371 F2d 720 Sahley v. T McKee
371 F.2d 720
Lloyd W. SAHLEY, Plaintiff-Appellee, and
International Finance Corporation, New-Party Plaintiff-Appellee,
Mark T. McKEE, Defendant-Appellant, and
Ladenburg, Thalmann & Co., a co-partnership composed of Harry B. Lake, Henry March, John Rosenthal, Otto Marx, Jr., Leo G. Shaw and Carl K. Erpf, Defendant.
United States Court of Appeals Second Circuit.
Argued November 21, 1966.
Decided January 20, 1967.
James H. Halpin, New York City (Kissam & Halpin, New York City, James J. Harrington, New York City, of counsel, on the brief), for appellant.
Alan E. Bandler, New York City (Kramer, Bandler & Labaton, New York City, Sidney Kramer, New York City, of counsel, on the brief), for appellee.
Before WATERMAN, MOORE, and HAYS, Circuit Judges.
MOORE, Circuit Judge:
Lloyd W. Sahley, plaintiff, and Mark T. McKee, defendant, agreed to embark on a joint venture whereby McKee would arrange for the acquisition and financing of companies brought to his attention by Sahley. All fees received by McKee were to be split evenly. Pursuant to this agreement, Sahley introduced McKee to the owners of Guerdon Industries, Inc. (Guerdon), a corporation engaged in the manufacturing of mobile houses, and McKee successfully brought about the acquisition of Guerdon stock by Ladenburg, Thalmann & Co. (Ladenburg), private bankers, a defendant below, who subsequently refinanced Guerdon by a public stock offering.1 McKee was to receive $250,000 in connection with this transaction, $150,000 from the stockholders of Guerdon and $100,000 from Ladenburg. These facts were found by the district court after the introduction of much highly conflicting testimony. McKee does not attack these findings on this appeal.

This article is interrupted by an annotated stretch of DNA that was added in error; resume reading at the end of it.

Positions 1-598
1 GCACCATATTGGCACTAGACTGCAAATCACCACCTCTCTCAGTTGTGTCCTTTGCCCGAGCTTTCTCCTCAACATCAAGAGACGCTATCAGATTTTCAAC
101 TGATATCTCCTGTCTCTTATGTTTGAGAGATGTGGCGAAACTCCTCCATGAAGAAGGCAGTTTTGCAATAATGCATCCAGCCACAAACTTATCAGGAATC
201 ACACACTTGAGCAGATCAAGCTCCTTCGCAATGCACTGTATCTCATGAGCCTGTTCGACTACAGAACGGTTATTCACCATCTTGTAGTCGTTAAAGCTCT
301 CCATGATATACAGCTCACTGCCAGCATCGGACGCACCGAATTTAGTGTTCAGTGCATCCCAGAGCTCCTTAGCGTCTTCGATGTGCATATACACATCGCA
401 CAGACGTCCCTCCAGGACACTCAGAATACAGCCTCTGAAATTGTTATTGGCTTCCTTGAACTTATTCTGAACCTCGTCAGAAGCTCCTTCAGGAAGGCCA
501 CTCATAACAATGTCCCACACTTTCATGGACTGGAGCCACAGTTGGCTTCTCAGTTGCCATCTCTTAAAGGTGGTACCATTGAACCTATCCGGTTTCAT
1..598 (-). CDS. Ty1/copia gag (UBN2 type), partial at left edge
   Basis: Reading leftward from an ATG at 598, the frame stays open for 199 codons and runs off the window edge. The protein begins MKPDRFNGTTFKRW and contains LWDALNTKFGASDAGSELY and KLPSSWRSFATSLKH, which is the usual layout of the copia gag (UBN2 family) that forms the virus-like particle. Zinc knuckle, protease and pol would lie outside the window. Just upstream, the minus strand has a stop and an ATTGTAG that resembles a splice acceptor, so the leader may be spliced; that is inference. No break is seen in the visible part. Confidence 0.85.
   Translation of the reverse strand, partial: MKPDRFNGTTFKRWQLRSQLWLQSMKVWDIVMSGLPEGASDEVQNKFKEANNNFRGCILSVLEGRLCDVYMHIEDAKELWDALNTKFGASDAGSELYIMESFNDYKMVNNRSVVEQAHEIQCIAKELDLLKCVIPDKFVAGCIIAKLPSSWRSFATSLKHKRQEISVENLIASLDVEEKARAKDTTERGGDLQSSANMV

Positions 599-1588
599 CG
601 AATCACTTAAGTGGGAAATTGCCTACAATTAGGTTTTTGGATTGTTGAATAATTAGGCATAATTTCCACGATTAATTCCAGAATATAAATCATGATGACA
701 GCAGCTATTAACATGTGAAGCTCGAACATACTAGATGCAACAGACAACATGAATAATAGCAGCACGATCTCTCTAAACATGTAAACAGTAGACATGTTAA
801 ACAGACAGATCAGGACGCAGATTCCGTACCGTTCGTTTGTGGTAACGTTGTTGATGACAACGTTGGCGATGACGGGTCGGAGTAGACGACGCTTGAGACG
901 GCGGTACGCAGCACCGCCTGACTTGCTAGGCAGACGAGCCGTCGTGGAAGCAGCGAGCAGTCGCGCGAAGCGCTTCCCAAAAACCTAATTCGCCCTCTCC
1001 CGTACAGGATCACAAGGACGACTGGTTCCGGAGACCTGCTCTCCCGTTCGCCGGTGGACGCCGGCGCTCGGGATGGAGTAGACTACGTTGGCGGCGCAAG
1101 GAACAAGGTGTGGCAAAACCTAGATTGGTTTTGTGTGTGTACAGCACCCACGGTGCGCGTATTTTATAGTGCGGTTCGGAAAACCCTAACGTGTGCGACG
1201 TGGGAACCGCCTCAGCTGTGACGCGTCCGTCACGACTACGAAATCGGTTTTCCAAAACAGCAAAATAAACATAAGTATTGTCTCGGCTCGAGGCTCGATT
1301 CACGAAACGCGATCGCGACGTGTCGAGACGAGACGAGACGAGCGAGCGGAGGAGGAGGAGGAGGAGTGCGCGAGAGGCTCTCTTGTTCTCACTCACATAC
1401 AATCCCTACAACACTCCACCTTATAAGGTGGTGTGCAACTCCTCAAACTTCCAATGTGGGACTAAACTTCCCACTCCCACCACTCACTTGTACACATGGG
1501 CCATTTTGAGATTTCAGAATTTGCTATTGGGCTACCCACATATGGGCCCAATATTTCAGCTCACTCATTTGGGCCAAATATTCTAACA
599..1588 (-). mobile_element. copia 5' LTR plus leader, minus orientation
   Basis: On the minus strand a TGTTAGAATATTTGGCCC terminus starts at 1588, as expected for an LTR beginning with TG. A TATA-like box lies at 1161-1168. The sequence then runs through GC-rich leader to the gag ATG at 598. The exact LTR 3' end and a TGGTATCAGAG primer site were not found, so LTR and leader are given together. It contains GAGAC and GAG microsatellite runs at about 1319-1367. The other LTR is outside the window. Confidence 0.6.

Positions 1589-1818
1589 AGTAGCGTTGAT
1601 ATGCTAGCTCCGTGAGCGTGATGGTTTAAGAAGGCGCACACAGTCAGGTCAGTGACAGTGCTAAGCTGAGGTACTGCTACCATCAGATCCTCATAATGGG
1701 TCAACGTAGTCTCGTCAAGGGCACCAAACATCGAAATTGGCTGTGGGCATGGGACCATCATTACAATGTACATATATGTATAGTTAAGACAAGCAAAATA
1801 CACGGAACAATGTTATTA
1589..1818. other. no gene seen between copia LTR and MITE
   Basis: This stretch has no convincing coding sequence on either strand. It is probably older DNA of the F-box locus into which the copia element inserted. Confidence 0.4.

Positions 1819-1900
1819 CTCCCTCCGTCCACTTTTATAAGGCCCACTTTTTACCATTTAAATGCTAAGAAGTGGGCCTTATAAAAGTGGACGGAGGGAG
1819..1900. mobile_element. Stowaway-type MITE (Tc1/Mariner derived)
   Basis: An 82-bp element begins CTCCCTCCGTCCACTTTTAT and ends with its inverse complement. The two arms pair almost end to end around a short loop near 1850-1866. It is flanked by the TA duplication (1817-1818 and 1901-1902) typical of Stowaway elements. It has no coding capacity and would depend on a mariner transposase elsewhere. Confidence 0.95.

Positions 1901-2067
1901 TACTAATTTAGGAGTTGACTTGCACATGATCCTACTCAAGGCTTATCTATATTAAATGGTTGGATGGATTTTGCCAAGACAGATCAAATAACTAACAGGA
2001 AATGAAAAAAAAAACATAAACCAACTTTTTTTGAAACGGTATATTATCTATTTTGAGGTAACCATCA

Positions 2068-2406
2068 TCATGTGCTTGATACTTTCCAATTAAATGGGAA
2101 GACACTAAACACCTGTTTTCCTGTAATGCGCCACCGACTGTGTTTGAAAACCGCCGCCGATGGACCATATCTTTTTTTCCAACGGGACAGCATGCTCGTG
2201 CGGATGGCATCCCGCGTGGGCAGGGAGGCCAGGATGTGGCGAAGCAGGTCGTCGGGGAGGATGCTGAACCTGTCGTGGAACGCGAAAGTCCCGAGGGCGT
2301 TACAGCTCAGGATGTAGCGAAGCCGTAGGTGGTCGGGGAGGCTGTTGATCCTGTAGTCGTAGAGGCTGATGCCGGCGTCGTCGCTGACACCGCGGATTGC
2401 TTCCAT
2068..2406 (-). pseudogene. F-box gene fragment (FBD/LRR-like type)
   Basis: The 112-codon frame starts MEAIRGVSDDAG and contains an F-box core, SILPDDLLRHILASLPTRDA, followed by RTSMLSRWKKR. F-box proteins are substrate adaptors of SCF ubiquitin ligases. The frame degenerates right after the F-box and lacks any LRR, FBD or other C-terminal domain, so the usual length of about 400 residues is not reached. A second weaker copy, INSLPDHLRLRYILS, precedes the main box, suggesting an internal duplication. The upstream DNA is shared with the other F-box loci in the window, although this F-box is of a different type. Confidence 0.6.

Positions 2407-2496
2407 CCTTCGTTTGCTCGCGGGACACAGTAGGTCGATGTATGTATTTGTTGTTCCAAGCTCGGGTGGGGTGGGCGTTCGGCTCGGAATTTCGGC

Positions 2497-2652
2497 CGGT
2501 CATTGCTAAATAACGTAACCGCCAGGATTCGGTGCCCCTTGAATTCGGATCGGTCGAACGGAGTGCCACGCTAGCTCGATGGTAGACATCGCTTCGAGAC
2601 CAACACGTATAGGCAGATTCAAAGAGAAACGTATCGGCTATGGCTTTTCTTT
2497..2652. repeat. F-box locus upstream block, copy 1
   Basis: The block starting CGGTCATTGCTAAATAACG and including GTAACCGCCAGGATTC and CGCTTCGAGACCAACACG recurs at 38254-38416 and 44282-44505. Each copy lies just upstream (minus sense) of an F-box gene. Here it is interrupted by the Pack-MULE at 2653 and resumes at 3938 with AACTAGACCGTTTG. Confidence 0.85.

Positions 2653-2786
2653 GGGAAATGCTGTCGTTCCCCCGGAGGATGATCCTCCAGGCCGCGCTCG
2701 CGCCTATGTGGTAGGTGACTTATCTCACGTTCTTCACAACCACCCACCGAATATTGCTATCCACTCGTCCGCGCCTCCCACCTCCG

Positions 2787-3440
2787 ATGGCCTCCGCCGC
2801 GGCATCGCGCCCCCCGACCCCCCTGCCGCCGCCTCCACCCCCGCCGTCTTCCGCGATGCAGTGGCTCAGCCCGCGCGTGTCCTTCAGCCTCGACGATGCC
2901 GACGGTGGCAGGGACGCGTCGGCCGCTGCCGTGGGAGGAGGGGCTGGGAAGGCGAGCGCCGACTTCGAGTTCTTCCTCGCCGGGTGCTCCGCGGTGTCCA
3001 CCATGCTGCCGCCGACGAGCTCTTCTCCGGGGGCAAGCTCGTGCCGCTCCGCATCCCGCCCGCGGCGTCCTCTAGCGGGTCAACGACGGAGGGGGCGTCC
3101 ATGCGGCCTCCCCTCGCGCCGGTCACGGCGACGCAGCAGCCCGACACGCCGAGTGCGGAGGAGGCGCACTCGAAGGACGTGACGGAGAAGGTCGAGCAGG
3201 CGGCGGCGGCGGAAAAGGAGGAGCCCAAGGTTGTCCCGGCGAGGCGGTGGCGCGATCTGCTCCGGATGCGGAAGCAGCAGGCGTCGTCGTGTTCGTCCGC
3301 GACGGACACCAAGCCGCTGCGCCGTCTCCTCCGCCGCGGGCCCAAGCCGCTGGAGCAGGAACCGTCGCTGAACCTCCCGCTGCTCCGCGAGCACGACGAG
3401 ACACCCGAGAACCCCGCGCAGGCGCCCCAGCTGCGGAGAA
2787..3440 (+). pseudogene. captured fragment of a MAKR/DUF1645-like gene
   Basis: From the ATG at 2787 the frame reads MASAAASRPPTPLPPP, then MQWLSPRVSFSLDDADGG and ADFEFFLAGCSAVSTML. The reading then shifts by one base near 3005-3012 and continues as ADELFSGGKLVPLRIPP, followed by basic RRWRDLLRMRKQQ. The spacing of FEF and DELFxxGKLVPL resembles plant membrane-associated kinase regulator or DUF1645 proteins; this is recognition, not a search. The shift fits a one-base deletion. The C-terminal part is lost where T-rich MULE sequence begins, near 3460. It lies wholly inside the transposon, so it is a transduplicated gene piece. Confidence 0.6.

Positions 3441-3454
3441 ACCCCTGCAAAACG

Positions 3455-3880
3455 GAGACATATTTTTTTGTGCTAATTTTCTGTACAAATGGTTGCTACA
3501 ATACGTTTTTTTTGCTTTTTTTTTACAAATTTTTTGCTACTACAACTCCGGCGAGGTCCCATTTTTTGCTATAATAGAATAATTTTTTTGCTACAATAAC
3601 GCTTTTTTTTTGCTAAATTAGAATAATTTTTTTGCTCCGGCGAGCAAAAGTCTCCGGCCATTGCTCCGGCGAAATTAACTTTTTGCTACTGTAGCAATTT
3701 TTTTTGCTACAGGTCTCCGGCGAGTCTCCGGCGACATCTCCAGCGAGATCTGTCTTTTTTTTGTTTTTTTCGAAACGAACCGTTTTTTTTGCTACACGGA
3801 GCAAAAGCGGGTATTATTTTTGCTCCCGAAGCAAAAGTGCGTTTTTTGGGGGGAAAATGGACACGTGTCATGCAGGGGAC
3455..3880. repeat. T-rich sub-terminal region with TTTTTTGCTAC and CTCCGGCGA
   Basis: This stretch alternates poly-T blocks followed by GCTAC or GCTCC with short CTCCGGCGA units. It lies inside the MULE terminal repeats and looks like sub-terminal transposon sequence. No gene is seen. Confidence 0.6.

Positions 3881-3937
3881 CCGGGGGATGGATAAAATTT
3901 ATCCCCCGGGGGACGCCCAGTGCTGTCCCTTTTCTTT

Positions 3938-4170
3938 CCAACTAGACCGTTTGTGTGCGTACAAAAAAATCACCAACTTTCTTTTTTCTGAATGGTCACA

The principal dispute on appeal concerns the amount paid to Sahley prior to the trial in partial satisfaction of Sahley's $125,000 share of the Guerdon fee. It is conceded that Sahley received $38,000 from McKee ($37,000 in cash plus an authorized $1,000 investment in Jensen Associates by McKee in Sahley's name), but McKee claims that an additional payment of $37,000 was made. The district court rejected this claim. McKee also questions the district court's findings on the extent to which he is liable for part of the moneys received from Ladenburg and the date from which pre-verdict interest should be computed on Sahley's share.
The investment in Jensen Associates
A photocopy of a check for $37,000 drawn by Gurdon T. Wolfe (a chief stockholder of Guerdon) payable to Mark McKee was introduced into evidence below. The check was endorsed by McKee: "Pay to Jensen Associates for purchase of stock for Sahley Corporation in like amount," and was duly deposited in Jensen Associates' account. Sahley, the holder of a 75% interest in Sahley Corporation, admitted in a deposition that Sahley Corporation was notified of the investment, which was subsequently entered as income in the corporation's books. McKee's claim is that, prior to this investment, Sahley assigned his interest in the Guerdon fee to his corporation and that the corporation's entry of the $37,000 investment as income on its books evidenced acquiescence to that mode of receipt of Sahley's share of the Guerdon fee. We find it unnecessary to pass on whether there was an assignment of Sahley's interest in the Guerdon fee to his corporation at the time of the Jensen investment, as we believe the record adequately supports the district court's conclusion that the $37,000 investment was never authorized by Sahley or his corporation.
Jensen Associates was incorporated in Delaware in May, 1959, mainly upon the initiative of Sahley and McKee, for the purpose of financing and setting up mobile home parks. McKee was to act as the financial promoter of the corporation and Sahley was to do much of the engineering and mechanical work. Apparently, each of ten directors put up an initial $1,000 (with McKee putting up Sahley's $1,000 — included in the $38,000 of the Guerdon fee that Sahley concedes he received). In September, 1959, at a subsequent directors' meeting, McKee reported that Ladenburg was willing to invest $200,000 in Jensen Associates if each director would provide another $20,000. Sahley, who was running short of funds, testified that McKee told him, "you don't have to worry about it."